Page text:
Occasionally, I will add in a few assistance exercises if no races are planned for the weekend. After the peak race, I will give the athlete a six-week mini off-season to rejuvenate and recover. From here, it is back to base training and heavier strength work for six weeks or so to build to the next race.

Training Endurance Athletes Effectively

I hope this article gave the StrongFirst reader some insight on how an endurance athlete trains, and more specifically, how strength work is implemented in the overall program. I have always believed strength training to be a huge part of an endurance athlete’s program, not only for performance, but also for longevity and injury prevention. I will continue to fine-tune my methods, and look forward to sharing them here.

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Peter Park
Peter Park, Founder of the Platinum brand and co-owner of the Platinum Fitness Summerland facility in Santa Barbara County, CA, brings a past rich with his own professional athletic achievements to his 23 years of experience training elite athletes, big-screen celebrities, top touring musicians, and common citizens that are serious about their fitness, mobility, and longevity.

As a culmination of his experience, Peter recently authored a book on Foundation training, which lengthens and strengthens the back body, equaling out one’s total body strength, posture, flexibility, and overall body awareness.
Click here to learn more about the book on Amazon.com
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22 thoughts on “Training Endurance Athletes for the Long Season

  • Fantastic article thanks for sharing you knowledge. Would you consider a Motocross racer to be an endurance athlete? as we are only doing an average of 2-3 30min racers per day, and would you recommend the low carb/ high fat/ high protein diet for us Motocross riders? As well as the training techniques above or would you suggest a different approach?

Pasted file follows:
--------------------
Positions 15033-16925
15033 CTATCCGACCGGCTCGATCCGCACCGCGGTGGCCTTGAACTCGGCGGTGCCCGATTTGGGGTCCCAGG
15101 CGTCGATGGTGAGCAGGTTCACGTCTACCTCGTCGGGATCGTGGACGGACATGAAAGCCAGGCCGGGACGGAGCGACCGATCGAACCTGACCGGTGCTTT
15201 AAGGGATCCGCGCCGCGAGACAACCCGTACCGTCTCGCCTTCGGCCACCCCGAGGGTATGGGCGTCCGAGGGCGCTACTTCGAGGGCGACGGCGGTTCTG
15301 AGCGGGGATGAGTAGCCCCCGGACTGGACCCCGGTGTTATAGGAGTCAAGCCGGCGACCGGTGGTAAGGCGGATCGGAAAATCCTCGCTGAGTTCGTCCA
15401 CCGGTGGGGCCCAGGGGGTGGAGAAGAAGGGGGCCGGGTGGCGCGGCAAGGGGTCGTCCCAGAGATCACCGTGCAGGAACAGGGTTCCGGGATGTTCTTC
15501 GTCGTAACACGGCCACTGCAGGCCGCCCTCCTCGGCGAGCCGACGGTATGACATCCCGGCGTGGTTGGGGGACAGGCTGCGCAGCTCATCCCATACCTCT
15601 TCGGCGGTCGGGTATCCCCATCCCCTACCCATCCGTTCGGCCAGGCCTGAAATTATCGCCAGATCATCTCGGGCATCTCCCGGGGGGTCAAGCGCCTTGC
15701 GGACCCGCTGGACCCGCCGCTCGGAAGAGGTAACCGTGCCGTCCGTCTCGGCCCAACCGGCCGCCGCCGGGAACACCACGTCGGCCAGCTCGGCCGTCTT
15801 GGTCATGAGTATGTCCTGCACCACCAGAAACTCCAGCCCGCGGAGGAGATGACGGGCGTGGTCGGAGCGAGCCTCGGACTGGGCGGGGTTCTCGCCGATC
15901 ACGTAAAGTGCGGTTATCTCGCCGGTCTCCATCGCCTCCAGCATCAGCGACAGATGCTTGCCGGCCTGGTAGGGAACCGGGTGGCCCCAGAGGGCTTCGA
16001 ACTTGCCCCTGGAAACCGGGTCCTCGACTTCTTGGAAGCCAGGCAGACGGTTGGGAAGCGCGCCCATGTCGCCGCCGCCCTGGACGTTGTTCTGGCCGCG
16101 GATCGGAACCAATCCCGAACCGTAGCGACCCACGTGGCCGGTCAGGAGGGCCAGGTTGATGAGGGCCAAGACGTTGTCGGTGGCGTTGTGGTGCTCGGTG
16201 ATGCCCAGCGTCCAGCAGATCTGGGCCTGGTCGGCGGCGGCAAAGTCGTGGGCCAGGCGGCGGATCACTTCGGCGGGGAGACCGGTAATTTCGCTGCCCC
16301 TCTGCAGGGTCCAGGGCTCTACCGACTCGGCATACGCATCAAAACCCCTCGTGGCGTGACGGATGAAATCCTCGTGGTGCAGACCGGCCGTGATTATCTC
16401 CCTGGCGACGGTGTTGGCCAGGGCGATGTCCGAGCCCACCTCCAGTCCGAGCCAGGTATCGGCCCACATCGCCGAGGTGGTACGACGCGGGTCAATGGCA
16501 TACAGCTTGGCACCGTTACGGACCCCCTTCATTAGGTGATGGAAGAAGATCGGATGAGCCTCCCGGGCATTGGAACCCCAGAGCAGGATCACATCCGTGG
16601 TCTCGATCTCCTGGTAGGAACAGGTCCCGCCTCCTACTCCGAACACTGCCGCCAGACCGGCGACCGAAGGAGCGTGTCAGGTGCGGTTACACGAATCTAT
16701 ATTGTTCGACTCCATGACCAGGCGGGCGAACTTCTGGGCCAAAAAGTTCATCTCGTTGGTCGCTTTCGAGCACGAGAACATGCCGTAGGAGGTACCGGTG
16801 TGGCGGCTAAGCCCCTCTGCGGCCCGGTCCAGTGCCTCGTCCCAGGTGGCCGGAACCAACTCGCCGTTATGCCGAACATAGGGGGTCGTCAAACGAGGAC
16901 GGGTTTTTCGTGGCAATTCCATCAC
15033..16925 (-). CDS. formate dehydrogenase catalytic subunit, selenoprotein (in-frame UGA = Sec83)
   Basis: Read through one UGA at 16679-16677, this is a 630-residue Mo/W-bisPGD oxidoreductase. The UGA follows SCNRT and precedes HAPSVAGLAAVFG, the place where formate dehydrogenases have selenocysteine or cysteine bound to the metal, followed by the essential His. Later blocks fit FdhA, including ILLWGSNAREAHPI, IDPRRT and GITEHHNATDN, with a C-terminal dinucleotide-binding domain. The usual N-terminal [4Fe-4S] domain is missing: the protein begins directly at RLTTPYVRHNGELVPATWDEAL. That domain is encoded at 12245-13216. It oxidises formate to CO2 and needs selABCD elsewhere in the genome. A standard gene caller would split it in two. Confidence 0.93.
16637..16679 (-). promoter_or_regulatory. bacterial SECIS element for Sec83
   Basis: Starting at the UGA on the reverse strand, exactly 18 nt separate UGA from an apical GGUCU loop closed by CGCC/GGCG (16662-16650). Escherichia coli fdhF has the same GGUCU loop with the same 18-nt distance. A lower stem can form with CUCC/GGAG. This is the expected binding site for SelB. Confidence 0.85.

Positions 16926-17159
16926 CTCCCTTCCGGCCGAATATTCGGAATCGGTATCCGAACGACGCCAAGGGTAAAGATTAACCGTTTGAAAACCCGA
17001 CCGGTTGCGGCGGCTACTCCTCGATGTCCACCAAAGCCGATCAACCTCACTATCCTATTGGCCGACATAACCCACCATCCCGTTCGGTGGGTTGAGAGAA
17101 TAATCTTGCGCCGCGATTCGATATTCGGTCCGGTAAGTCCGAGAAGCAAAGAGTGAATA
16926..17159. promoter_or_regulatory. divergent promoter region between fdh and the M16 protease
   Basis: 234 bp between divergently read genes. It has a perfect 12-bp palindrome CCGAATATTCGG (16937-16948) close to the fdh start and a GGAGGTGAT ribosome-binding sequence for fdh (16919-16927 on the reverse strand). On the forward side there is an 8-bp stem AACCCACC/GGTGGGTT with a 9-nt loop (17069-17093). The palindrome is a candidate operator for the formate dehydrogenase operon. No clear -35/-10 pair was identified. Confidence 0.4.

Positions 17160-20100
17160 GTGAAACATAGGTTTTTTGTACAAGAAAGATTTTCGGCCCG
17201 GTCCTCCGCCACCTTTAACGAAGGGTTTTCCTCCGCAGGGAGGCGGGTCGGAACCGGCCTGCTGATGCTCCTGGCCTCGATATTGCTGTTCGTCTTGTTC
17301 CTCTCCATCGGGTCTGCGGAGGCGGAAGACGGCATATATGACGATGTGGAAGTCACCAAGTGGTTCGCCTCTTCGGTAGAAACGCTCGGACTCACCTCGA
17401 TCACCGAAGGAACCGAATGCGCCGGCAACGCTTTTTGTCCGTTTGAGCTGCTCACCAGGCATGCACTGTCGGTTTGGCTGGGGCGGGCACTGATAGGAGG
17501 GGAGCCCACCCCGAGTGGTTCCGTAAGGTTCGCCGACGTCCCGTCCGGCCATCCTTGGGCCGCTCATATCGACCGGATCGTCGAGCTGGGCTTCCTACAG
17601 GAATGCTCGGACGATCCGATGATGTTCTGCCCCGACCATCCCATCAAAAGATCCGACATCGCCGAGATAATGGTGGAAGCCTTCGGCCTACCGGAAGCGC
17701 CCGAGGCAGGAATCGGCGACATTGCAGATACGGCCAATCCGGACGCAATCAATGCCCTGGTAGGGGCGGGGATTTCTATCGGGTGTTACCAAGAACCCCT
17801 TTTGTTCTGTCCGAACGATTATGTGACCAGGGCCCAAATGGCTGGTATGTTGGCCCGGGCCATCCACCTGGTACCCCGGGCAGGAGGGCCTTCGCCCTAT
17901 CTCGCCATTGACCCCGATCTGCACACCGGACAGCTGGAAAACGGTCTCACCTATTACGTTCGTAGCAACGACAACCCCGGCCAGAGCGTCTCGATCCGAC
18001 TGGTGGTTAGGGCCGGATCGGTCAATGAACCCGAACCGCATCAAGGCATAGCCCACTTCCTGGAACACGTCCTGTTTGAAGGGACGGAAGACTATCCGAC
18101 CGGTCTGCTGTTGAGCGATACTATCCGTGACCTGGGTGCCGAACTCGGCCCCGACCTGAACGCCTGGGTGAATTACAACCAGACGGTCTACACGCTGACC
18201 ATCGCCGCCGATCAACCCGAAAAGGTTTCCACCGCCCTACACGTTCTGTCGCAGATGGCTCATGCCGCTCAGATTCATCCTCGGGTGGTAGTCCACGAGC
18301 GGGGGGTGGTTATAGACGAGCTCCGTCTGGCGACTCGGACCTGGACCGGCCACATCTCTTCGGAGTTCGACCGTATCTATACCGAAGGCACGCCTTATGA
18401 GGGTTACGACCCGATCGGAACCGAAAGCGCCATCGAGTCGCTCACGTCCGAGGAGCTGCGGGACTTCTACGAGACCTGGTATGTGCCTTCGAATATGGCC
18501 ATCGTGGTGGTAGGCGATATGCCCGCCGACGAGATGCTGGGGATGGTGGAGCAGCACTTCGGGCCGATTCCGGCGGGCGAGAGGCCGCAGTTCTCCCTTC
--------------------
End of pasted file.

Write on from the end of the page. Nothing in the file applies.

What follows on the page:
Thanks again

  • I want to develop a weigh training program that I can do during my aerobic training period (180-age). Do I understand Maffetones guidelines to mean that you never want to exceed your 180-age HR during any of your lifting workouts?

  • Thanks for the great info! Really excited to see you mentioned motocross racer Chad Reed. I’m a lifelong racer and fan and it takes incredible strength and endurance to race motocross at a high level! Going to read this over a few more times and try and integrate some of it into my MX program.

  • You mention core work as rotational and anti-rotational. Could you give some example exercises?

    thanks

  • Love the strength stuff. totally agree! this exact methodology has paid off huge dividends to me personally in my racing (especially cycling).

    Not a fan of the max aerobic HR calculation. HR zones are so variable that 180-age is bound to be off for quite a few people.

    Paul, why not test the athlete instead to get a more accurate number?

    I’m still undecided on the max aeobic theory. there have been some anecdotal reports of athletes having success with it, such as mark allen, but why do virtually zero world class coaches use it in training the best athletes in the world? renato canova, steve magness, etc. Those guys periodize for sure, but they use high intensity and low intensity year round.

  • Peter,

    Great article. In your cardio section you say you do various types of interval training but still stay below the 180-age HR. Have I mis-read that? When I try to stick below 180-age (41) it feels slow – fine for long aerobic sessions (jogging / rowing) but I can’t imagine how I could keep an interval session under 139 bpm and feel much benefit. COuld you provide a bit more detail on your interval work?

    Many thanks

    Karl

    • I think the general concept is that you continue to train at your aerobic level until you start reaching speeds that are almost uncomfortable to maintain (e.g.g mark alleys aerobic pace at 150bpm was something like 5min 10 miles very fast!). At that point and at that level of fitness you may want to do aerobic intervals say over a half hour period where you do 7 to 10 second intervals at your race pace then ease down for 2 mins and continue in that vain for 30mins to an hour. This allows your body to acclimatise to race pace but with minimal stress on your body. It can also be employed if you haven’t reached a fast aerobic speed but is only recommended nearer to a race to minimise stress. if you are still making progress with aerobic training, it makes sense to continue with your aerobic conditioning as anaerobic exercise can interfere.

      • Paul is exactly right. I also like to do downhill ( slightly ) intervals, you can still stay aerobic but get the leg speed of anaerobic training.